Second Opinion Magazine
Is It Lyme Disease or So Much More?
By Dr. Margaret Meier, DVM, CVSMT
If this is your first experience with A Second Opinion, welcome to the best regional source for wellness and alternative health for both you and your pet! And, if you are a seasoned regular who doesn’t miss an issue, I’m sure you enjoyed the article on “Chronic Lyme Disease” by Sue Peck and Gail Corse in the March-April 2016 issue. In their article they discussed the organism, the epidemiology, and the symptoms of Lyme disease commonly observed in humans.
Pet parents often ask me: “Are the signs and symptoms of Lyme disease the same in our pets as they are in us?” “How do I know if my pet’s symptoms warrant a visit to my veterinarian?” “What are these ‘vector-born’ diseases that you are recommending my pet be tested for, and exactly how are you going to test for them?”
The signs and symptoms of Lyme disease in your pet can vary from intermittent and shifting leg lameness to vomiting, lethargy, high fever, in acceptance, and the inability/refusal to move. The severity of these symptoms can depend on your pet’s vaccination status as well. With the very high incidence of Lyme disease in our area, we strongly recommend dog owners consider helping protect their canine companions with RecombiTEK® lyme vaccine. This vaccine is the only non-adjuvanted Lyme vaccine available that has shown to “block transmission of B. burgdorferi from the tick to the dog.”1 There are many different Lyme vaccines on the market, so verifying which vaccine your veterinarian uses is important. In my experience, patients that have been properly vaccinated with this vaccine have substantially less severe symptoms than non-vaccinated patients. Especially if co-infections exist; for example Lyme and Anaplasma. If you have any questions or concerns regarding these symptoms, it’s important to consult your veterinarian when you first see them, as Lyme disease, if left untreated, may lead to fatal kidney disease.
The most common in-house vector-born diseases tested for in dogs, in addition to Lyme, are heartworm, Anaplasma, and Ehrlichia. This is a blood test commonly referred to as a “4Dx” test. We recommend your pet have this test performed annually, and spring is a great time to do it! A vector is defined to be “a carrier, usually an insect or other arthropod, that transmits the causative organisms of disease from infected to non infected individuals, especially one in which the organism goes through one or more stages in its life cycle.”2 Ticks are the most common vector incriminated with these diseases, but other biting, blood-sucking insects, such as mosquitoes may also be the cause. Discussing how to best protect your pet from these parasites with your veterinarian will not only help your pet, but your budget as well. An ounce of prevention is truly worth more than a pound of cure when it comes to parasites, and we not only match, but usually beat over-the-counter or Internet prices! And, did you know that most manufacturers only guarantee products purchased directly from your veterinarian? If your pet’s blood produces a positive test result on the Idexx Laboratories, Inc. SNAP* 4Dx* Plus, or other in-house blood test, what does it mean for you and your pet? Depending on which organism produces a positive result, follow-up confirmation tests are often recommended to either quantify the antibody response to determine if the infection is active (i.e., Lyme) or confirm the presence of the antigen (i.e., heartworm). If your pet has a negative result on the test, but your veterinarian is still suspecting a vector-born disease, they will often recommend testing for Bartonella, Babesia, or other special tests for the specific rickettsial diseases they suspect based on their examination.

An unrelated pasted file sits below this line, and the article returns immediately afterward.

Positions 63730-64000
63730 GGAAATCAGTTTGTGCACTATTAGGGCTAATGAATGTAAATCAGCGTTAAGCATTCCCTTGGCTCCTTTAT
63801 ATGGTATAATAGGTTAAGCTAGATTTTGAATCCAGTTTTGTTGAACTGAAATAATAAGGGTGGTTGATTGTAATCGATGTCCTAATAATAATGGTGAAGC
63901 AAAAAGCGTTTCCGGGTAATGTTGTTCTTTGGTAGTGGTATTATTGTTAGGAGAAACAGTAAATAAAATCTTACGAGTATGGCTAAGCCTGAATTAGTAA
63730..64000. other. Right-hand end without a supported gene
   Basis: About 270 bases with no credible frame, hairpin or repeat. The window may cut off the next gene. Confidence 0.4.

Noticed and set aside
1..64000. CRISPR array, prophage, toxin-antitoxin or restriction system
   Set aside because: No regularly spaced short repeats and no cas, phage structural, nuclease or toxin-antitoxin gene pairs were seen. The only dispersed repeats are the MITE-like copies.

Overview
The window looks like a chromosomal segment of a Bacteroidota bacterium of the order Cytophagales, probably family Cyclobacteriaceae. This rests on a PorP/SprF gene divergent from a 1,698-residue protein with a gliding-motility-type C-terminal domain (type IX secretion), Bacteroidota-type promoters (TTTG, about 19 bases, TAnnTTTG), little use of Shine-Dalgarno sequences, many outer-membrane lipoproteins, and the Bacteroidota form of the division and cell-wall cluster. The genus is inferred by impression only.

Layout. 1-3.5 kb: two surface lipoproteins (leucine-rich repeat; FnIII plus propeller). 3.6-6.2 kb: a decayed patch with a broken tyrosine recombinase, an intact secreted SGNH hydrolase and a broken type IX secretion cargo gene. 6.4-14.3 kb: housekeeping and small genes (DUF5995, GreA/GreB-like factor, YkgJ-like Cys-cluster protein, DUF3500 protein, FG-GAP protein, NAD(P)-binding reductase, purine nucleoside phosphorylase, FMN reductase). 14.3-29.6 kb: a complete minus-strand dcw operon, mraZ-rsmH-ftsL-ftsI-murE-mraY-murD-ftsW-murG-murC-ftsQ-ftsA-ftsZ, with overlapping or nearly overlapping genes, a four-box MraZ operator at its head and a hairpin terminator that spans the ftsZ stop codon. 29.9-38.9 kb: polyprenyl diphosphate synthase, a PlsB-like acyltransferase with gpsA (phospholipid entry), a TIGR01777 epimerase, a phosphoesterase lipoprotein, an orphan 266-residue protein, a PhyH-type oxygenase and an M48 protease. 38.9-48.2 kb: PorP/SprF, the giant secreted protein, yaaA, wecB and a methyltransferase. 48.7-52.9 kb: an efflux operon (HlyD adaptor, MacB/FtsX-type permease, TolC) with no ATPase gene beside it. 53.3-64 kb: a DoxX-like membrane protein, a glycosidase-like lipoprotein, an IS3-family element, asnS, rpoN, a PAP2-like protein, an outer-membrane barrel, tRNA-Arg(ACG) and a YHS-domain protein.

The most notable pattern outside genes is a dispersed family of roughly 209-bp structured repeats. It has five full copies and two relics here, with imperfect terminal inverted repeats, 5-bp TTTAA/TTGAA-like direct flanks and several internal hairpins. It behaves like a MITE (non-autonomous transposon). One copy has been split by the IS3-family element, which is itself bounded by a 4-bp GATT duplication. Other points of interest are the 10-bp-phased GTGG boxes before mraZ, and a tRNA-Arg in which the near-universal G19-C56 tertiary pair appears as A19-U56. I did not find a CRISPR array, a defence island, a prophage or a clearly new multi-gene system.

According to the Companion Animal Parasite Council, 1 out of every 12 dogs tested positive for Lyme disease in Wisconsin, and 1 out of every 17 dogs tested positive for Anaplasmosis so far in 2016. To see the prevalence of these diseases in your area visit www.capcvet.org/parasite-prevalence-maps and highlight your county for real-time numbers. You will likely be surprised as to how prevalent these diseases really are! Give me a call at 715-926-3836 to get your pet tested and protected today!
Dr. Meier obtained her certification in veterinary spinalmanipulative therapy at the Healing Oasis Wellness Center in Sturtevant, WI. In 2007 she was certified by theAmerican Veterinary Chiropractic Association in animal chiropractic, and in 2012, Dr. Meier was also certified by the International Veterinary
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